A federal appeals court ruled in August that Mississippi’s lifetime ban on voting for people convicted of certain felonies violates the Eighth Amendment’s prohibition against cruel and unusual punishment. The remarkable 2–1 ruling by the U.S. Court of Appeals for the Fifth Circuit, which will re-enfranchise tens of thousands of people, is a powerful example of how litigation and out-of-court advocacy can be complementary tools for restoring voting rights. The full Fifth Circuit has accepted the state’s request to rehear the case, which will be argued on January 23. In December, the Brennan Center filed a friend-of-the-court brief supporting the ruling.
The lawsuit, Hopkins v. Hosemann, was filed by the Southern Poverty Law Center and the law firm Simpson Thatcher & Bartlett LLP in 2018 on behalf of Mississippians who couldn’t vote even though they had completed their sentences. The groundbreaking ruling relied in part on the national trend of states moving away from harsh disenfranchisement policies like Mississippi’s toward allowing more people with past felony convictions to vote.
Prior to the Fifth Circuit’s ruling, Mississippi was one of 11 states with a lifetime voting ban for crimes that have nothing to do with elections or good governance. People convicted of one of 23 felonies in Mississippi, including timber larceny and writing a bad check for $100, were banned from voting for life unless they received a gubernatorial pardon or had their voting rights restored by a two-thirds vote of both the state senate and house. The ban excluded over 10 percent of the state’s voting-age population from voting — more than 90 percent of whom are no longer in prison. The Reconstruction-era ban also disproportionately burdens the state’s Black population, disenfranchising one in every six Black adults — and that is not a coincidence.
Mississippi first adopted its lifetime voting ban as part of the state’s 1890 constitution, “in reaction to the expansion of Black suffrage and other political rights during Reconstruction,” the appeals court noted. White lawmakers chose nine crimes they believed Black men were more likely to commit. Since then, the provision was amended twice: once in 1950 to remove burglary and again in 1968 to add murder and rape — crimes that the court observed have “historically [been] excluded because they were not considered crimes a black person was prone to commit.” Mississippi’s attorney general has also deemed certain crimes as permanently disqualifying.
In striking down Mississippi’s lifetime ban, the appeals court reasoned there is a “national consensus” against lifetime voting bans, as 35 states and Washington, DC, do not have such a policy. The court’s opinion also observed that within the last 50 years, the number of states with any form of a lifetime ban has decreased from 27 to 16. This movement away from lifetime disenfranchisement, the court wrote, “demonstrated that society has turned away from that punishment.”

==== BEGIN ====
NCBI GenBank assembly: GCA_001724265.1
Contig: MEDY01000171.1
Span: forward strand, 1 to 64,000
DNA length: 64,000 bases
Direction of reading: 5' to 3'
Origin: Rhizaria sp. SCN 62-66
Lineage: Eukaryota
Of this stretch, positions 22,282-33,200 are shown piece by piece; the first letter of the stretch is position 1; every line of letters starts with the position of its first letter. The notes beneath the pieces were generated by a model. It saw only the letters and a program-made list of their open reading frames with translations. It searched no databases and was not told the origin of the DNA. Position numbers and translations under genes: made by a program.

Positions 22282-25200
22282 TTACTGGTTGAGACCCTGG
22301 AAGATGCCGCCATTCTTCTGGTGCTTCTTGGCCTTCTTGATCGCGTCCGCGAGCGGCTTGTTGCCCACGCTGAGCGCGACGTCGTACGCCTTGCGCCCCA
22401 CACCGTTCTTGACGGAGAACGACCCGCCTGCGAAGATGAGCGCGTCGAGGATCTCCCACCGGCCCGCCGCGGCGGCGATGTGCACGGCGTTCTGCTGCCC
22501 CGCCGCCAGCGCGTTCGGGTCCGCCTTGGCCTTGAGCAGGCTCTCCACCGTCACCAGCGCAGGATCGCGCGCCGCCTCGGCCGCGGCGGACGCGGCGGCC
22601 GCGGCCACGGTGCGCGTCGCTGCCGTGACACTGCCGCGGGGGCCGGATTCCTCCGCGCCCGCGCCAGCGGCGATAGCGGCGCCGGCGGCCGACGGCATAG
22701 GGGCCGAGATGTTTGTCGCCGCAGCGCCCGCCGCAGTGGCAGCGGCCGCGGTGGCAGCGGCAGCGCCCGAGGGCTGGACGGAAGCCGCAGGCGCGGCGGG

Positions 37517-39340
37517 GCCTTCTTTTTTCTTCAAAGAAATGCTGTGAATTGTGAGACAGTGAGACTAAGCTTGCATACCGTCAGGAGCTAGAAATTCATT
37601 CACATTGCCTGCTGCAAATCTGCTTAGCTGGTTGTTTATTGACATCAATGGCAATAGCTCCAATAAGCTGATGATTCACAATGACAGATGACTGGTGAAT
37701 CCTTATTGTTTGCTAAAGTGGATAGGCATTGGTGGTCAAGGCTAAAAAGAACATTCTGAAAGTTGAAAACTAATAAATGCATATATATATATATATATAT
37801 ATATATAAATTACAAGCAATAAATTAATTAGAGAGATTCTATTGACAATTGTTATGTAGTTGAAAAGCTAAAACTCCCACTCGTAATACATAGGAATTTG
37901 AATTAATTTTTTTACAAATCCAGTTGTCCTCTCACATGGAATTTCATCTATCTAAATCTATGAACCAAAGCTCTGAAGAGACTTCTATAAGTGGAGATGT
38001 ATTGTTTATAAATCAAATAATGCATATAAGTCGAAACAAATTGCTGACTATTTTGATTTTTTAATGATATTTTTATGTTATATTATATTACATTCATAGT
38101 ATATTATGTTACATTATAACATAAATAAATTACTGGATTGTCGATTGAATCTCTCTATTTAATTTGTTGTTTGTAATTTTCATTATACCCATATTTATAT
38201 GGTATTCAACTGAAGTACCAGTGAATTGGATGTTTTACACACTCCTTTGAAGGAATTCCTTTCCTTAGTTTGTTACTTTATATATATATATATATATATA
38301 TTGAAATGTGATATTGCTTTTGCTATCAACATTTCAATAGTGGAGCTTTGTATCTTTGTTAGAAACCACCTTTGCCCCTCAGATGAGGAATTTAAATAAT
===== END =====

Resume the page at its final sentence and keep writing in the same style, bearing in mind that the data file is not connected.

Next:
The decision is significant for several reasons beyond the fact that it restores a fundamental right to a large number of Americans. It is a rare victory for plaintiffs challenging a state’s felony disenfranchisement law in court, including Mississippi’s.
The panel’s ruling is also significant because the success achieved by advocates outside the courtroom was a deciding factor in the court concluding that Mississippi’s policy is unconstitutional. Indeed, all of the states that got rid of lifetime bans within the last 50 years did so not because of a court order, but because of the actions of governors, state legislatures, and voters. And in the last few years, 12 states and Washington, DC, have changed their policies — through gubernatorial action, legislation, or ballot initiative — to allow more Americans with past convictions to vote.
Despite the panel’s ruling that Mississippi’s ban cannot stand under the Constitution because society has rejected such a policy as cruel and usual, 10 states — Alabama, Arizona, Delaware, Florida, Iowa, Kentucky, Nebraska, Tennessee, Virginia, and Wyoming — have similar bans on the books. Three of those states — Florida, Tennessee, and Virginia — have also recently rolled back reforms that had established a path for many citizens with past convictions to have their voting rights restored. However, governors in two of those states — Iowa and Kentucky — have used their executive authority to restore voting rights to most people with convictions in their past.
Still, as the opinion correctly notes, there is a “clear and consistent trend in our Nation against permanent disenfranchisement,” which the full Fifth Circuit should recognize. The decision’s reliance on this trend to strike down Mississippi’s lifetime ban makes clear why advocates seeking to restore voting rights must continue to push for reform not just in the courts, but also in the court of public opinion.
The court’s recognition that lifetime disenfranchisement is at odds with our societal values also sends a powerful message to Congress that it should pass the Democracy Restoration Act, so that the 3.5 million Americans who are barred from voting despite living and working in their communities can vote in federal elections.